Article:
2023 Toyota GR86 GTS Manual Review: Still a Great Sports Car?
Price & Equipment: 8.5
Performance & Economy: 9
Ride & Handling: 9
Interior & Practicality: 8
Service & Warranty: 8
What we like:
  • Excellent overall sports car
  • Sublime handling, comfortable ride quality
  • Awesome fun factor
What we don't like:
  • Not as cheap to buy any longer, missing some features
  • Clutch can take some getting used to
  • Rear seat is useless for passengers
8.5DiscoverAuto Rating:

Just 20 years ago, it seemed like most mainstream brands offered a sports car or sport-focused product in their lineups in Australia. In 2004 alone and available for under $50,000 are cars like the Mazda MX-5, Toyota Celica, Honda Integra, Hyundai Tiburon, MG TF and the Toyota MR2, which is a massive contrast to today’s market where a plethora of SUVs are now available in their places. Now there are really just three offerings on the relatively affordable small sports car front: the Mazda MX-5, the Subaru BRZ and the 2023 Toyota GR86 GTS tested here.

With many more hot hatch offerings and the introduction of the fast SUV, sports cars have taken a big hit on the sales front and many car companies simply don’t offer them any longer. If you’re lucky enough to have space, should you buy something like the GR86 over an equivalent hot hatch? Let’s find out.

How much does the 2023 Toyota GR86 cost to buy?

The starting point in the 2023 Toyota GR86 line up is the ‘GT’ model which is priced at $43,240 plus on road costs no matter which transmission you choose. Step up the GR86 GTS tested here and you’ll be paying a premium of $2,150 over the GT, or $45,390 plus on-road costs (around $50,000 drive away, depending on location).

GR86 GTS standard equipment:

  • 18-inch alloy wheels
  • Dusk-sensing automatic all-LED exterior lighting
  • Intermittent manual wipers
  • Dual-zone automatic climate control
  • Leather and suede upholstery
  • Heated front seats
  • Keyless entry and start
  • Heated and power-folding exterior mirrors
  • 8.0-inch touchscreen
  • Wired Apple CarPlay and Android Auto
  • AM/FM/DAB+ digital radio
  • Six-speaker sound system
  • 7.0-inch digital driver’s display
  • Leather-wrapped steering wheel and shift knob
  • Limited-slip differential
  • Cruise control
  • Sports pedals

GR86 GTS standard safety equipment:

  • Seven airbags (dual front, side, curtain and a driver’s knee unit)
  • Autonomous emergency braking (AEB)
  • Lane departure warning
  • Blind-spot monitoring with rear cross-traffic alert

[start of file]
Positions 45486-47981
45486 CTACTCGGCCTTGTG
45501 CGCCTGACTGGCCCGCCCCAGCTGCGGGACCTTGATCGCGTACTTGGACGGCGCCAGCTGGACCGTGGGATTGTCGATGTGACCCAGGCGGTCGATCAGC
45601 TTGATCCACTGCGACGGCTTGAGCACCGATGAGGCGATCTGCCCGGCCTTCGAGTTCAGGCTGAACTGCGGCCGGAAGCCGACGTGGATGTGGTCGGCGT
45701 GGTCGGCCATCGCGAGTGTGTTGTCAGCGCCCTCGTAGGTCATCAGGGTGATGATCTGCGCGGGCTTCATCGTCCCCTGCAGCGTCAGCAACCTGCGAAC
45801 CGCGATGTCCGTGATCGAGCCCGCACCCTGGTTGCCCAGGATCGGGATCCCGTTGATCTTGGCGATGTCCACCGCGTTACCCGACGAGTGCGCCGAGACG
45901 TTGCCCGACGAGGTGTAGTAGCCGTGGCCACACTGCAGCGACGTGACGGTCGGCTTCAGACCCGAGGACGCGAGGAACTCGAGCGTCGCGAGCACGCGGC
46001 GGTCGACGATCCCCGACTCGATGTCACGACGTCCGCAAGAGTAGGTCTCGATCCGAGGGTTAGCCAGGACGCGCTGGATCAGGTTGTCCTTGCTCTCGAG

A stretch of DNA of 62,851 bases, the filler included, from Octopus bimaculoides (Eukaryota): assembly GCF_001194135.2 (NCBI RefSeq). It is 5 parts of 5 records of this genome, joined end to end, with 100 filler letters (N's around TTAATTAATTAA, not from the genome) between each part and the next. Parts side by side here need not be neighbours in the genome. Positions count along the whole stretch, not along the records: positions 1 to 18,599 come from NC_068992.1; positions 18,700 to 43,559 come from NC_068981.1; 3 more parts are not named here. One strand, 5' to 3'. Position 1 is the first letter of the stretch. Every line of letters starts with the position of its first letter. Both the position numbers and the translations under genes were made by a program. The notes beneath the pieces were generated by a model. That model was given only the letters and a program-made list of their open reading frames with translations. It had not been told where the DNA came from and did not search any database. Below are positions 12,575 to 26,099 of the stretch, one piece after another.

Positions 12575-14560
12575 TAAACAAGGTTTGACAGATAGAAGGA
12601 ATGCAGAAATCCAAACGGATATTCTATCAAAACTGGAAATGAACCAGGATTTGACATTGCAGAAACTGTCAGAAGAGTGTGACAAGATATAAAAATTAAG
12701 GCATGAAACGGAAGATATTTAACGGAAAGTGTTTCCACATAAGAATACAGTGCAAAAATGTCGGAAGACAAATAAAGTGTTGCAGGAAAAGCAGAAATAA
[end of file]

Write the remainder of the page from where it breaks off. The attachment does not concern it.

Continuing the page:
• Hill hold assistance
  • Reversing camera
  • Alarm
  • Auto high beam
  • Tyre pressure monitoring

The GR86 is untested by Euro NCAP or ANCAP, but the previous 86 – which shares the GR86’s body – achieved a five-star safety rating based on outdated testing protocols in 2012. It’s unlikely the GR86 will be tested by ANCAP, but the 2024 update (with features like AEB for the manual) has made it safer.

GR86 GTS options:

  • Dynamic Performance Pack with Sachs sports suspension, Brembo four-pot front brake callipers, two-pot rear brake callipers and painted brake callipers: $2,200

GR86 GTS colour range:

  • Spark Red: no cost
  • Blaze Blue: $595
  • Rapid Blue: $595
  • Magnetic Grey: $595
  • Ice Silver: $595
  • White Liquid: $595 (fitted to our test car)

GR86 GTS buyers have a choice between an all-black interior or a black interior with red carpets and trim inserts for no extra cost.

The closest and only real rival to the 2023 Toyota GR86 GTS (apart from its BRZ twin) is the Mazda MX-5 G20 RF which is priced at $46,250 plus on road costs. While it is an extra $860 spend it does have a rather cool electric folding hard top roof. The Toyota is better equipped as the Mazda misses out on features like folding mirrors, airbags (the Mazda has four compared to seven on the Toyota), keyless entry, auto high beam, 18-inch wheels (Mazda has 17-inch) and heated seats. The MX-5 does however gain over the GR86 rear parking sensors, satellite navigation, wireless smartphone mirroring and auto wipers.

How powerful is the 2023 Toyota GR86 GTS?

Powering the 2023 Toyota GR86 is a new (for this model and its Subaru BRZ twin) engine. It is a 2.4-litre naturally aspirated four-cylinder petrol unit that sends grunt to the rear wheels via a six-speed manual or a six-speed torque converter automatic gearbox. The engine produces 174kW of power (at 7,000rpm) and 250Nm (at 3,700rpm) of torque versus the MX-5’s lesser 135kW/205Nm outputs, though the GR86 does weigh 114kg more than the MX-5. The claimed 0-100km/h time for the GR86 GTS is just 6.3 seconds – a healthy 1.3 second improvement on the 86 – and its top speed is 226km/h.

The new engine is a lively and eager unit, and we weren’t expecting it to feel so different to the previous model 86’s smaller 2.0-litre unit. It loves using the rev range to get going and is happiest at higher revs, where its fake engine noise makes itself known, but doesn’t subtract from the experience. It shouts when accelerating and gives a satisfying surge in power at higher revs – peak power hits at 7,000rpm – makes you feel like you’re driving something special. We much prefer this new engine over the outgoing unit as it feels like it suits the personality of the GR86 much better, and it’s got more grunt as well.

Interestingly enough, Toyota doesn’t charge for choosing the optional six-speed automatic over the manual like most brands (including Subaru and Mazda) do. Our test car was fitted with the six-speed manual transmission, and it’s – by far – the better transmission option of the two for a sports car. The ratios are fantastic and though the clutch does take some getting used to we did like it in the end. The throw between the gears is nice and short and overall it’s pleasing to operate, but the MX-5’s gearbox and clutch are definitely better – better than most new cars, it must be said.

The claimed average fuel consumption figure for the 2023 Toyota GR86 GTS fitted with the manual transmission is a high 9.5L/100km and 217g/km for CO2 emissions – significantly more than the MX-5’s 6.9L/100km combined figure. Our time spent behind the wheel of the GR86 saw an average fuel consumption figure of 10.3L/100km, which is closer to the claim than expected, but still not great. The GR86 must run on 98RON premium unleaded fuel to fill its 50-litre fuel tank.

What is the 2023 Toyota GR86 GTS like to drive?

The 86 quickly gained a reputation for its sublime handling and great ride quality, and the GR86 has improved this slightly with even greater sharpness and yet, more maturity. As a daily driver that you can take to the track as well and it’s difficult to think of doing better in today’s market than the GR86 – let alone for the (relatively) modest price that Toyota is asking for it. Like its predecessor, the GR86 is a very rewarding car to drive – but this time around it’s a touch sharper and more comfortable as well.